Acid reflux is a common condition that causes burning pain in the chest area, known as heartburn. Where your stomach and esophagus meet there’s a ring of muscle called the lower esophageal sphincter. Normally, this muscle closes as soon as food and liquids pass into the stomach.
If this ring of muscle doesn’t close all the way or opens when it’s not supposed to, acid from your stomach can move up into your esophagus. This can cause acid reflux symptoms.
Occasional heartburn is very common. But, if you have heartburn twice or more per week plus other symptoms, like regurgitation of sour liquid or food, trouble swallowing, or coughing, you might have gastroesophageal reflux disease (GERD), a more severe form of acid reflux.
Ayurvedic supplements for acid reflux may help reduce your symptoms.
Risk Factors for Acid Reflux
Certain things increase your risk for getting occasional heartburn or developing acid reflux disease, including:
- Being overweight or having obesity
- Eating a meal or snacking close to bedtime, or lying down right after a meal
- Eating certain foods, including citrus, tomato, chocolate, coffee, mint, garlic, onions, and spicy or fatty foods
- Drinking coffee, alcohol, and carbonated drinks
- Taking aspirin, ibuprofen, or certain blood pressure medications
What Causes Acid Reflux?
Millions of people have acid reflux. But what really causes it?
One common cause, a hiatal hernia, is anatomical. It happens when the upper part of the stomach and lower esophageal sphincter moves above the diaphragm muscle, which normally keeps acid in your stomach. When you have a hiatal hernia, acid can rise into your esophagus, causing heartburn and other acid reflux symptoms.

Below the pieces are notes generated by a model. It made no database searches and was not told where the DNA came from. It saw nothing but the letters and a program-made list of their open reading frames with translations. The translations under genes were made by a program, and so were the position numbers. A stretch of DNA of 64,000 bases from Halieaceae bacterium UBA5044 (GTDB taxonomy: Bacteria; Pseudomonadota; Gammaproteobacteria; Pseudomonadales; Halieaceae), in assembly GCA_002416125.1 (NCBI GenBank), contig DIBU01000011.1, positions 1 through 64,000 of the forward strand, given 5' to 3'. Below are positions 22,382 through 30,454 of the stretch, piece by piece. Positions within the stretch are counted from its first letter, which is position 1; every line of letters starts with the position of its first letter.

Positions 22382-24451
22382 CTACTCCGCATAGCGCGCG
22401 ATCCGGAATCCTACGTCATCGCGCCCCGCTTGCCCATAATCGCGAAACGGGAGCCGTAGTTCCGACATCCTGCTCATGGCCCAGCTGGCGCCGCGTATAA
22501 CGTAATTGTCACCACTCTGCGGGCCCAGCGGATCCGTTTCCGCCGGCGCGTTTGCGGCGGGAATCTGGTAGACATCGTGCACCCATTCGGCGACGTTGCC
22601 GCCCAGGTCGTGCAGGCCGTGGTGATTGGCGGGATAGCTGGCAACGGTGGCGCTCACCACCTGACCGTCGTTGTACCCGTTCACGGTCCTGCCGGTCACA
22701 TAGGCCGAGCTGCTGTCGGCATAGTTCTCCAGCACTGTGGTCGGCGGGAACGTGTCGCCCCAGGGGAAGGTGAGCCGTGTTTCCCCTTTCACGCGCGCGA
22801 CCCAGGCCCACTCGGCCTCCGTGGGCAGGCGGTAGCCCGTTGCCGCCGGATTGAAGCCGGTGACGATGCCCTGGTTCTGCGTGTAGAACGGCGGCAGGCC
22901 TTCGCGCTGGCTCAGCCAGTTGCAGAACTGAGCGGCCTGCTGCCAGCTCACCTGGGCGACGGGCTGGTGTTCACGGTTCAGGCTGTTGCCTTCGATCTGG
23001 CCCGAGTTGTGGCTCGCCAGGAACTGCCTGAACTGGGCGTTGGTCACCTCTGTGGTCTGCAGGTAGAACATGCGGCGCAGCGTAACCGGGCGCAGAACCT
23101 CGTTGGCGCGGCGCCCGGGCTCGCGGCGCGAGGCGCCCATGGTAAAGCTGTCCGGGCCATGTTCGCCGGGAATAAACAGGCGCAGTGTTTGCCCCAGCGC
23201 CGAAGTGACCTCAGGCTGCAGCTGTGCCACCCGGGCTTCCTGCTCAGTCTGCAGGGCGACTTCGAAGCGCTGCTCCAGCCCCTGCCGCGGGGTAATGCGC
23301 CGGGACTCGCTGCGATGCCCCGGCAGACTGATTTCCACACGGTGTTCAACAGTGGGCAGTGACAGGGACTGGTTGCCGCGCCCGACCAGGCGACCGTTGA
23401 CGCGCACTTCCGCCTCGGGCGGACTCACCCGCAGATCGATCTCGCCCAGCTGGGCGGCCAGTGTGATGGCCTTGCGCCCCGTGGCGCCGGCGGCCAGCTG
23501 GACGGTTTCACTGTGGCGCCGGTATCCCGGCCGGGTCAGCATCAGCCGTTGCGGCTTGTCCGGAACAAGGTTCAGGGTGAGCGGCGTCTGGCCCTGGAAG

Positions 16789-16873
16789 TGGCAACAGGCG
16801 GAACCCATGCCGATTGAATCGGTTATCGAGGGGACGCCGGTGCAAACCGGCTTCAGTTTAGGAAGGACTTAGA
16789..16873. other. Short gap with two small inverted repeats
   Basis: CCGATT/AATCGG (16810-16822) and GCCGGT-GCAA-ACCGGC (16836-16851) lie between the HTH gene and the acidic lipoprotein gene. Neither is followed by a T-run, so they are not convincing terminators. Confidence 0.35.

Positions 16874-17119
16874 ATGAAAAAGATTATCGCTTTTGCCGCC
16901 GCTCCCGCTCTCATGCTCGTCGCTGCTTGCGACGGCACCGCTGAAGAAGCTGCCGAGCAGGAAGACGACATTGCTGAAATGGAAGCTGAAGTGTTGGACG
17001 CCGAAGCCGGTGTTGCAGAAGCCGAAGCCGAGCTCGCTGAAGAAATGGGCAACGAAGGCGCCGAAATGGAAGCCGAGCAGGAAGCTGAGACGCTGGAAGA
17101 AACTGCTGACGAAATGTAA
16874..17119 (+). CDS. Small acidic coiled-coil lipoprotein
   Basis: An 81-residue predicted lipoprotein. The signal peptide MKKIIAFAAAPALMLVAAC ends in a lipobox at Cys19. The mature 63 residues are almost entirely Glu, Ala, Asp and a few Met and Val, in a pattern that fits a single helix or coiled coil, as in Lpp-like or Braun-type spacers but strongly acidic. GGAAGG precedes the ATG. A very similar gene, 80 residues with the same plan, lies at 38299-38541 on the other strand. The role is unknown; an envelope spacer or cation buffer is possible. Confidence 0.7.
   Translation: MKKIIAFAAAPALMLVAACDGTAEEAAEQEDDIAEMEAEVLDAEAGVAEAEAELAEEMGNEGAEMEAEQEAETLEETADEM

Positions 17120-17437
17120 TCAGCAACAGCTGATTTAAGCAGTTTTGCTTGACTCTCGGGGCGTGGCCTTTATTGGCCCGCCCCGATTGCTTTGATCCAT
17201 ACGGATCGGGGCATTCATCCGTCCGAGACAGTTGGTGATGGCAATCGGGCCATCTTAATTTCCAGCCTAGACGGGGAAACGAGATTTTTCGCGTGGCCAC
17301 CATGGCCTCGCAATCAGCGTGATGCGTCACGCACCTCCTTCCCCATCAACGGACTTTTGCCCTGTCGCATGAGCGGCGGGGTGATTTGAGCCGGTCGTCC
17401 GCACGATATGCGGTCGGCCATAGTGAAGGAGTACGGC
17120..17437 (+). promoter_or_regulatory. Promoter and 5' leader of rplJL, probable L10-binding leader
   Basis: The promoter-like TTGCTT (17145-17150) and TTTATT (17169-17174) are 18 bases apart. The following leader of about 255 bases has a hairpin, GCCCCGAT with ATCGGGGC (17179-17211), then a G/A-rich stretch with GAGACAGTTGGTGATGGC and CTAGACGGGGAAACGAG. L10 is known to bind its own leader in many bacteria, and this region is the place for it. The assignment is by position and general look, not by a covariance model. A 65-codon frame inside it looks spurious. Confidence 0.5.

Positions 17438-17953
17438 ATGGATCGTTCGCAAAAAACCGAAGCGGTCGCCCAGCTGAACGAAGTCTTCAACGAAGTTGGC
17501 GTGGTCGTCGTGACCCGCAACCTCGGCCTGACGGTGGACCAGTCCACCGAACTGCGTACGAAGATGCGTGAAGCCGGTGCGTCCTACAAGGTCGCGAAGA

There are other theories about what might cause acid reflux. One is that an overgrowth of bacteria in the small intestine creates excess gas, which puts pressure on the small intestines and stomach. This extra pressure can push acid from the stomach into the esophagus.
Over the counter antacids and proton pump inhibitors, such as omeprazole, reduce the amount of stomach acid your body produces, which can lead to bacterial growth.
Making Lifestyle Changes May Improve Your Symptoms
The science isn’t settled about whether bacterial overgrowth causes acid reflux. For now, the best way to deal with heartburn is to make lifestyle changes, including avoiding foods that cause acid reflux. These include:
- Tomato and tomato juice
- Onions and garlic
- Spicy foods
- Fatty foods and fried foods
- Coffee and tea
- Carbonated beverages
Talk to your doctor if you take antibiotics, aspirin or ibuprofen, nitrates, blood pressure medications, and alpha-blockers, which may contribute to acid reflux symptoms.
Acid reflux is uncomfortable but making lifestyle changes can help. Losing weight and adopting an acid reflux diet may help improve your symptoms. Also take good care of your digestive system with a high-quality digestive health supplement.